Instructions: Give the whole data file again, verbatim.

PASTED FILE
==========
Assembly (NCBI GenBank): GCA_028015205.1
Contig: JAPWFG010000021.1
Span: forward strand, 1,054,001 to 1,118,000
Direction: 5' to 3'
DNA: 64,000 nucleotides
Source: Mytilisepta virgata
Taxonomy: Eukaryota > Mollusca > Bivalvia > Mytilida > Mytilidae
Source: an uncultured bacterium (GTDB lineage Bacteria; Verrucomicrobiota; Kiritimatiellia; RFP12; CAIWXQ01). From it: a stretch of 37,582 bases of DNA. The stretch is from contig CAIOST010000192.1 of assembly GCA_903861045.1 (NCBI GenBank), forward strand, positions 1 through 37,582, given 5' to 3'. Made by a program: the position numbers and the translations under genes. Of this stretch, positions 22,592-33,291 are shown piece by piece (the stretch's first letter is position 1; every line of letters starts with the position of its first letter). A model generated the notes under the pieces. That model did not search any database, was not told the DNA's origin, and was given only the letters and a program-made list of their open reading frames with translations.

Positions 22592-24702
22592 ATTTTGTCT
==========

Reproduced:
Assembly (NCBI GenBank): GCA_028015205.1
Contig: JAPWFG010000021.1
Span: forward strand, 1,054,001 to 1,118,000
Direction: 5' to 3'
DNA: 64,000 nucleotides
Source: Mytilisepta virgata
Taxonomy: Eukaryota > Mollusca > Bivalvia > Mytilida > Mytilidae
Source: an uncultured bacterium (GTDB lineage Bacteria; Verrucomicrobiota; Kiritimatiellia; RFP12; CAIWXQ01). From it: a stretch of 37,582 bases of DNA. The stretch is from contig CAIOST010000192.1 of assembly GCA_903861045.1 (NCBI GenBank), forward strand, positions 1 through 37,582, given 5' to 3'. Made by a program: the position numbers and the translations under genes. Of this stretch, positions 22,592-33,291 are shown piece by piece (the stretch's first letter is position 1; every line of letters starts with the position of its first letter). A model generated the notes under the pieces. That model did not search any database, was not told the DNA's origin, and was given only the letters and a program-made list of their open reading frames with translations.

Positions 22592-24702
22592 ATTTTGTCT